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ATSSA co-leads effort asking Yellen for relief on supply chain challenges

19 associations engaged in infrastructure work seek ARPA funds to help with soaring prices

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ATSSA is one of 19 organizations asking Treasury Secretary Janet Yellen to clarify that American Rescue Plan Act (ARPA) funds can be used to help subcontractors and suppliers that are struggling due to supply chain issues brought on by the pandemic.

“At this critical time, as Congress has passed the historic Infrastructure Investment and Jobs Act (IIJA) that will provide impactful infrastructure investment to the nation, we request relief for government agencies and businesses who have and continue to face unprecedented pandemic-induced supply chain delays and shortages that may undercut the anticipated benefits of the IIJA investment,” according to the letter sent to Yellen on Monday.

ATSSA, the Associated General Contractors of America (AGC), the American Association of State Highway and Transportation Officials (AASHTO) and the American Road &Transportation Builders Association (ARTBA) led the effort that was joined by 15 other organizations.

Smith: ATSSA members’ diligence made a difference with IIJA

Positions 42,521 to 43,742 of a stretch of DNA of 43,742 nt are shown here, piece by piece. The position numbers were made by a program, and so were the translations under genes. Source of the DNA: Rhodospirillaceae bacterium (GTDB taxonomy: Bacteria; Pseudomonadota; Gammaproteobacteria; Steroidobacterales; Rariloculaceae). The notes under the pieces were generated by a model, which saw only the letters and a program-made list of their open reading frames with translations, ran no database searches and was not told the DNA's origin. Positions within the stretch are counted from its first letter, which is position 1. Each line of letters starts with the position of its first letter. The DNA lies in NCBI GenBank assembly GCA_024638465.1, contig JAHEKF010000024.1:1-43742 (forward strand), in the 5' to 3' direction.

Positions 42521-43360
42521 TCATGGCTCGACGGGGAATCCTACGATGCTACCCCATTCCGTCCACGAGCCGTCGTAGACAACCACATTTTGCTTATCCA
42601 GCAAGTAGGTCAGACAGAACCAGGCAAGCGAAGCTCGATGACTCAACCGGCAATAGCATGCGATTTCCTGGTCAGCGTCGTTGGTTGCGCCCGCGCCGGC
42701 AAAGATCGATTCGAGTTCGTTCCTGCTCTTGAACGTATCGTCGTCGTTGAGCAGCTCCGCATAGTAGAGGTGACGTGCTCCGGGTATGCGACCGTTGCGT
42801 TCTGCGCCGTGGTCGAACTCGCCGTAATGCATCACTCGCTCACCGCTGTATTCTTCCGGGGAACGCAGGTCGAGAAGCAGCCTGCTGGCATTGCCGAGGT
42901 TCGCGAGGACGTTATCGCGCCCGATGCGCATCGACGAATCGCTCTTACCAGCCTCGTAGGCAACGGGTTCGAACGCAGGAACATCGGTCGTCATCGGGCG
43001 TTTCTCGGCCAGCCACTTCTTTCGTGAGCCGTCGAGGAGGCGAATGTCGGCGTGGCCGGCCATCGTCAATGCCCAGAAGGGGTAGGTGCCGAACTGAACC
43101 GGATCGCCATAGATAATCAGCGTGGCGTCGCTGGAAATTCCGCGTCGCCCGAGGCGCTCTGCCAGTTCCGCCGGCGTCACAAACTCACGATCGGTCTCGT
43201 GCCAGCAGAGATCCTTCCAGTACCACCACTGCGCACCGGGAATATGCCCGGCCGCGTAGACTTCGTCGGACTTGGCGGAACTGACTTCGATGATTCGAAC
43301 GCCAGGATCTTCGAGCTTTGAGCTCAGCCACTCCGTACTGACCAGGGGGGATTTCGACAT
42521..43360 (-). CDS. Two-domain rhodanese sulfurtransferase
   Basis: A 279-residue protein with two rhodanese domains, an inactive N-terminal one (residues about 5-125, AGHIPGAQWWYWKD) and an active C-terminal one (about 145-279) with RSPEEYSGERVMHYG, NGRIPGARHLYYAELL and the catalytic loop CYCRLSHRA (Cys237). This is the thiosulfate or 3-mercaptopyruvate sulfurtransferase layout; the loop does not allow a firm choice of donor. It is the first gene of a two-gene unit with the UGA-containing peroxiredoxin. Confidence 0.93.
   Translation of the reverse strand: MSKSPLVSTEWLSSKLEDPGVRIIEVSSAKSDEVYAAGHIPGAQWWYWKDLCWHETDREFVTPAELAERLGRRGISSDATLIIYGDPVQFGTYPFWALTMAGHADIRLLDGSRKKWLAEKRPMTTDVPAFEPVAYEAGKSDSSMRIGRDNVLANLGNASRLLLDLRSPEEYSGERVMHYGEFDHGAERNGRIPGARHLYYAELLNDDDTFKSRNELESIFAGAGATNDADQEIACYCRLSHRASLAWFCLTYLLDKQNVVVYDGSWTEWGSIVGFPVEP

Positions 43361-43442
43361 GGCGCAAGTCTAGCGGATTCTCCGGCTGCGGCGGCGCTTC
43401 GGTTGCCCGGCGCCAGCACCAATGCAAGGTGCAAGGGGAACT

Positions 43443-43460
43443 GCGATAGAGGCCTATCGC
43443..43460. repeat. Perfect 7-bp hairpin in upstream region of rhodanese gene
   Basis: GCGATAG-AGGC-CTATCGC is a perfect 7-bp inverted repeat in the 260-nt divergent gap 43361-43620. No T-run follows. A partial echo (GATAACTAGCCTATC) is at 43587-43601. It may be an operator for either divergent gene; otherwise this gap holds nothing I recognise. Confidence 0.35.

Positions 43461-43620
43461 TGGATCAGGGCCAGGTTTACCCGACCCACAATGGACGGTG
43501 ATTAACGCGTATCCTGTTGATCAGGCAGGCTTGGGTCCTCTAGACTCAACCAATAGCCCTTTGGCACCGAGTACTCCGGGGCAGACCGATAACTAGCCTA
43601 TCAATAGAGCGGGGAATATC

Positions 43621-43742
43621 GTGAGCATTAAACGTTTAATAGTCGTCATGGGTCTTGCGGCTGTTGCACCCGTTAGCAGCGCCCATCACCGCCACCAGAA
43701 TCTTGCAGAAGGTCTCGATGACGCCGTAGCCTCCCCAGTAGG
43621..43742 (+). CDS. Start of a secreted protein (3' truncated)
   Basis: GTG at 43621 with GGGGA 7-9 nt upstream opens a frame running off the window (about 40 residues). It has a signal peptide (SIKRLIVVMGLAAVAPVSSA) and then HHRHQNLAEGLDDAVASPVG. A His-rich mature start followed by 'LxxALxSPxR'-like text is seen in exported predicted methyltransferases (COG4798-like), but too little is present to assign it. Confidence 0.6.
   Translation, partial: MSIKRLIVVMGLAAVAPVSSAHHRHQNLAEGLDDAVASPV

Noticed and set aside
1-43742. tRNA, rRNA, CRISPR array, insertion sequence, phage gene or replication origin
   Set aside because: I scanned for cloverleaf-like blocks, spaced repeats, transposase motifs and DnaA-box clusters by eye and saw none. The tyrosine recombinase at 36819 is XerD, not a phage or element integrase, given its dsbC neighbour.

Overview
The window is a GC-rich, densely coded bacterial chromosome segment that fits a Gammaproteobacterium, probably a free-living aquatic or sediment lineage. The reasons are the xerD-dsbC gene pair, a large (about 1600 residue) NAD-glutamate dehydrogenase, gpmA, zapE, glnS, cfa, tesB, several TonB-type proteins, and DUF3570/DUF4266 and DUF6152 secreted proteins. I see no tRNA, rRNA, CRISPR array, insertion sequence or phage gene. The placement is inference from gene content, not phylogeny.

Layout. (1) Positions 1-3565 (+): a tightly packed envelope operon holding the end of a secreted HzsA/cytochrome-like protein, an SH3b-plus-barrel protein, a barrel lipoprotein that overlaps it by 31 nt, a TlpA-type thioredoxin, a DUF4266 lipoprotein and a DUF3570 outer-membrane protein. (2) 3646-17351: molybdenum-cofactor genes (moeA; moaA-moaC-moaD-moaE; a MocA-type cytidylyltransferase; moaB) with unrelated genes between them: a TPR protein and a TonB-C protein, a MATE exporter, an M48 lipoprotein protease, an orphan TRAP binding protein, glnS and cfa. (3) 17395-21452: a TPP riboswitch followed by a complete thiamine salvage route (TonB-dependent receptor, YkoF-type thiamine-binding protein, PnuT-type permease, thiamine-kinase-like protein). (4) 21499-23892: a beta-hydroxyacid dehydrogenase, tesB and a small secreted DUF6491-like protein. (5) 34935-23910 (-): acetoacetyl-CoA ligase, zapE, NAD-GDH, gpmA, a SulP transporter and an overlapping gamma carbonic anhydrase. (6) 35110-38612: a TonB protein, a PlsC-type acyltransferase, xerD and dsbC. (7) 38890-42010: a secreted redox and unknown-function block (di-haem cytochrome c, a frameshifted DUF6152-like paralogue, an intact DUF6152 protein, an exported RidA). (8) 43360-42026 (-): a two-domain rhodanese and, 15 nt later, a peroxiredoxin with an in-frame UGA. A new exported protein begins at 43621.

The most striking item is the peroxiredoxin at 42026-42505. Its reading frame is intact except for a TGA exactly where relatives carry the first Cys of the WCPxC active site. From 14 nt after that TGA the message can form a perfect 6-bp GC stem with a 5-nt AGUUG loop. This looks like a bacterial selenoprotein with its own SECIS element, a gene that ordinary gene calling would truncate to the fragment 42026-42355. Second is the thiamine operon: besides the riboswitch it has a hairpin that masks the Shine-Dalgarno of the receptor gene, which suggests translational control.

ATSSA Town Hall breaks down details of the infrastructure bill

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ATSSA Vice President of Engagement Nate Smith told ATSSA members today that their diligence over the past 15 to 20 years played a significant role in the funding coming to roadway safety under the new infrastructure law.

“You all should pat yourselves on the back,” Smith said during an ATSSA Town Hall to discuss the impact of the bipartisan infrastructure bill that was signed into law on Monday. “This is a job well done.”

The $1.2 trillion measure is a historic investment in transportation funding and includes a 5-year, $304 billion investment in roads and bridges, Smith said. He noted that’s a 34% increase over current spending for the Highway Trust Fund (HTF) and translates into $16.8 billion over five years for the Highway Safety Improvement Program (HSIP).

Smith said he’s confident the HSIP funding will mean additional opportunities for ATSSA members.

AASHTO and FHWA release answers to help implement MASH

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The American Association of State Highway and Transportation Officials (AASHTO) and the Federal Highway Administration (FHWA) on Monday announced the release of  responses to three questions regarding testing of roadway safety hardware under the Manual for Assessing Safety Hardware (MASH), 2016.

The guidance is available online and includes all new and prior questions and answers dating to May 2018.

A joint AASHTO/FHWA technical working group developed the latest responses, which are created to help manufacturers, crash test laboratories and transportation agencies apply the guidelines to roadway safety devices.

US Court of Appeals sets oral argument date for FCC case